A roller-coaster year
The Philippines welcomed 2015 with great anticipation for the visit of Pope Francis. The year started on that high, liberating note—the Pope’s presence among the poor and the survivors of Supertyphoon “Yolanda.”
Then, barely a week later, a violent scene: the killing in Mamasapano, Maguindanao, of 44 PNP Special Action Force commandos, 17 Moro rebels, and three civilians. Emotions ran high; responses to the crisis revealed extreme polarization. The Bangsamoro Basic Law, which was expected to have been passed by June, became collateral damage.
Traffic gridlock and MRT breakdowns became fodder for critics of the P-Noy administration. The “tanim/laglag-bala” scandal exacerbated the “ineffective governance” projection. El Niño threatened to last until mid-2016. Water and power shortages loomed yet again on the horizon, seemingly trumpeting the impotence of government to address the people’s continuing concerns.
Election fever set in as the Oct. 16 deadline for the filing of certificates of candidacy neared. The presidential race achieved momentum. Vice President Jejomar Binay’s run was highlighted by the Senate inquiry into alleged corruption in Makati, as well as his break-up with P-Noy, resigning his Cabinet post and lambasting the “manhid” (insensitive) and “palpak” (failed) style of governance.
Mar Roxas’ campaign assumed a P-Noy continuity stance with the “daang matuwid” mantra. The search for his running mate, marked by Sen. Grace Poe’s nonacceptance, led to Rep. Leni Robredo.
Poe’s presidential aspiration encountered a massive hurdle: disqualification by the Commission on Elections. The decision on whether she is eligible to run now rests on the Supreme Court.
Davao Mayor Rodrigo Duterte finally formally threw his hat into the ring, expletives overflowing for machismo effect and mass appeal.
The Asia-Pacific Economic Conference held its summit in Manila without incident amid very tight security in view of the terror attacks in Paris. The City of Light was a point of significant interest in 2015, beginning with the terror attack on Charlie Hebdo in January killing 12 including editors and staff, then escalating to the Friday the 13th massacre in November with at least 130 dead and scores wounded.
Terror, however, did not derail the climate change summit in Paris, which produced a document which hopefully will seriously deliver on “caring for our common home.”
As the year ends, focus will be on Poe’s case in the Supreme Court, which has issued two temporary restraining orders stopping the Comelec from implementing its resolutions canceling her certificate of candidacy. The aspiration of the Poe camp is to have her name on the ballot so that a possible disqualification can be judged against the will of the people.
An effective “amendment of the Constitution” by “popular sovereignty” has been put on the table. Respect for the Constitution is being set aside—a potentially dangerous precedent. The Philippines can have presidents who have been citizens of other countries if the “natural born” requirement is not deemed reckoned from birth to the time of election as president, without break.
And a yearend high: a third Miss Universe for the Philippines in the person of Pia Wurtzbach, after a major snafu by host Steve Harvey in Las Vegas.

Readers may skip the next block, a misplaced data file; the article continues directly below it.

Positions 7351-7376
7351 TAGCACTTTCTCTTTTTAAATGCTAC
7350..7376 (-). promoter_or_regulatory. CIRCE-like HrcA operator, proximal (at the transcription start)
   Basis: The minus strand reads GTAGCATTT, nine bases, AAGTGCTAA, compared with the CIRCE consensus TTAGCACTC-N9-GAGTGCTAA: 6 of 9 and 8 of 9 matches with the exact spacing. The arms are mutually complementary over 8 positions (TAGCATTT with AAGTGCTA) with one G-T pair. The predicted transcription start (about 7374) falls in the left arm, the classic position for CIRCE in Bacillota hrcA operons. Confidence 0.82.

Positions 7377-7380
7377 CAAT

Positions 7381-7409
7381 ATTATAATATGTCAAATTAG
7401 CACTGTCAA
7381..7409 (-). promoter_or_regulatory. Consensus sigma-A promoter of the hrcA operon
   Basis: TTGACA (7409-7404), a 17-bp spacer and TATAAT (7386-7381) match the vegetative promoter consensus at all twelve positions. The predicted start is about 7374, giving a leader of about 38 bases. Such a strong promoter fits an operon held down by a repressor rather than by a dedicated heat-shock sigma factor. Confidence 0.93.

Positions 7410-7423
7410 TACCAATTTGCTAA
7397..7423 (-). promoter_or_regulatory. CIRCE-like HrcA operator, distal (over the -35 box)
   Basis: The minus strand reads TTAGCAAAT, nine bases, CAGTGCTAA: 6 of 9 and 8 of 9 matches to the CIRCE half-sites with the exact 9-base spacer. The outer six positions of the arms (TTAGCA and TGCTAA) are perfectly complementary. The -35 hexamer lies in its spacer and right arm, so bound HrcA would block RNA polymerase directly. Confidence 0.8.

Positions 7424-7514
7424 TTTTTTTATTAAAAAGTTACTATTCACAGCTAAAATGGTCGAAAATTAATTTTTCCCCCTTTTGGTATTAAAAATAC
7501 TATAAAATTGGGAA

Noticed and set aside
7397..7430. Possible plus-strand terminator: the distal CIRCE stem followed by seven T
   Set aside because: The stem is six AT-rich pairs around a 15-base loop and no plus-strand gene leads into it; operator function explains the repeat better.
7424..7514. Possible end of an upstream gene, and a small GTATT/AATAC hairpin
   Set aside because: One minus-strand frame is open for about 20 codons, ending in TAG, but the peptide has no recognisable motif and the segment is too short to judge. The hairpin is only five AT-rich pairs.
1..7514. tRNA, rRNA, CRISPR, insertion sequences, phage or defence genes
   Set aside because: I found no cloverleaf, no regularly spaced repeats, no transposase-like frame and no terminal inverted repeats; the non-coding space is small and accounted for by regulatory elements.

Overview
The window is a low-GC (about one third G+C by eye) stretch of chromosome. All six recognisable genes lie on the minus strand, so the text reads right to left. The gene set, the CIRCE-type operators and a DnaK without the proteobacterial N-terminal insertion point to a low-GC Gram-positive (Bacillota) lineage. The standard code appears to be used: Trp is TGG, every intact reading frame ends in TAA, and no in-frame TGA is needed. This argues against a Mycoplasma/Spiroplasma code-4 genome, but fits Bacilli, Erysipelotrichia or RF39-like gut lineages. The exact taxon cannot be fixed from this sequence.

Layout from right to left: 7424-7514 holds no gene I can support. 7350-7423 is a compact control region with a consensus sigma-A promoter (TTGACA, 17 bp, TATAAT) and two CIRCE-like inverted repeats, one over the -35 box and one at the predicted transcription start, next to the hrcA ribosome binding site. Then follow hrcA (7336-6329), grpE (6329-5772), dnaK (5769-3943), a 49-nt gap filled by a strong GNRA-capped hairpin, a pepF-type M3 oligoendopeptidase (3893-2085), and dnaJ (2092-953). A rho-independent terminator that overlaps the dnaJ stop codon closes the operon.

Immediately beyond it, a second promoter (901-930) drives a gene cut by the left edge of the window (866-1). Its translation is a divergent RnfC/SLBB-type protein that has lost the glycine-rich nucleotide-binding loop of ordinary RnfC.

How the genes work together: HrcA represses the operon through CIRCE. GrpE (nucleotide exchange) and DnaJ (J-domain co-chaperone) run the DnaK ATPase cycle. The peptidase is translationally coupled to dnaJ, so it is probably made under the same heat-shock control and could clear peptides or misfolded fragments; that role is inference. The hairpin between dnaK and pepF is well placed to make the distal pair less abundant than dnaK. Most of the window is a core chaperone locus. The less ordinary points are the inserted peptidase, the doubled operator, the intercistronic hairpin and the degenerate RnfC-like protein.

Looking ahead to 2016 is a stark contrast to when 2015 was starting. The first six months will generally be focused on the political campaign, Election Day, and the passing of the torch from P-Noy to his successor. Whoever that may be, the Philippines must move forward as one nation. The choices may not seem inspiring as judged from different guideposts, but they are the choices. The Filipinos’ learning process in optimizing benefits from a democratic setup seems to be taking a longer time. There are many forces obstructing the empowerment of the people that will ensure “a government of the people, by the people and for the people.”
On the global front, the threat of what Pope Francis referred to as “piecemeal World War III” after the Paris attacks increases by the day. Certain world leaders are painting a “world versus Islam” scenario—an extremely divisive proposition that will work to polarize many of the more than 1.6 billion Muslims all over the planet and further radicalize their youth. Radicalization can become the norm, and violent responses will be difficult to predict and can happen anywhere, anytime.
If religion is becoming an important issue in looking at the state of world peace today, the role that Pope Francis is playing in defining a path for all peoples to consider is a phenomenon to watch. His travels outside Rome in 2015 started in Sri Lanka and the Philippines, thence to Bosnia and Herzegovina, to Bolivia, Ecuador and Paraguay, to Cuba and the United States, finally to Kenya, Uganda and Central African Republic. His message in all places is to go to the peripheries, there to encounter the poor and the marginalized in society. He is challenging all peoples of good will to act. In 2016, he will visit Mexico, Argentina, Chile and Uruguay, Armenia and Malta. He intends to visit Indonesia, the biggest Muslim country in the world, in 2017.
The responsibility of religious leaders to bring real peace in the world is getting bigger. They have to be visible, to reach out to their followers and preach that the path of peace is the only option. Their followers will have to see that they shun violence. The coming year will not bring hope with traditional political leaders at the forefront. Only leaders in the Pope’s mold will make a difference in changing the world paradigm. Welcome, 2016!
Danilo S. Venida (firstname.lastname@example.org) is a former president of the Philippine Daily Inquirer and is now a business consultant.
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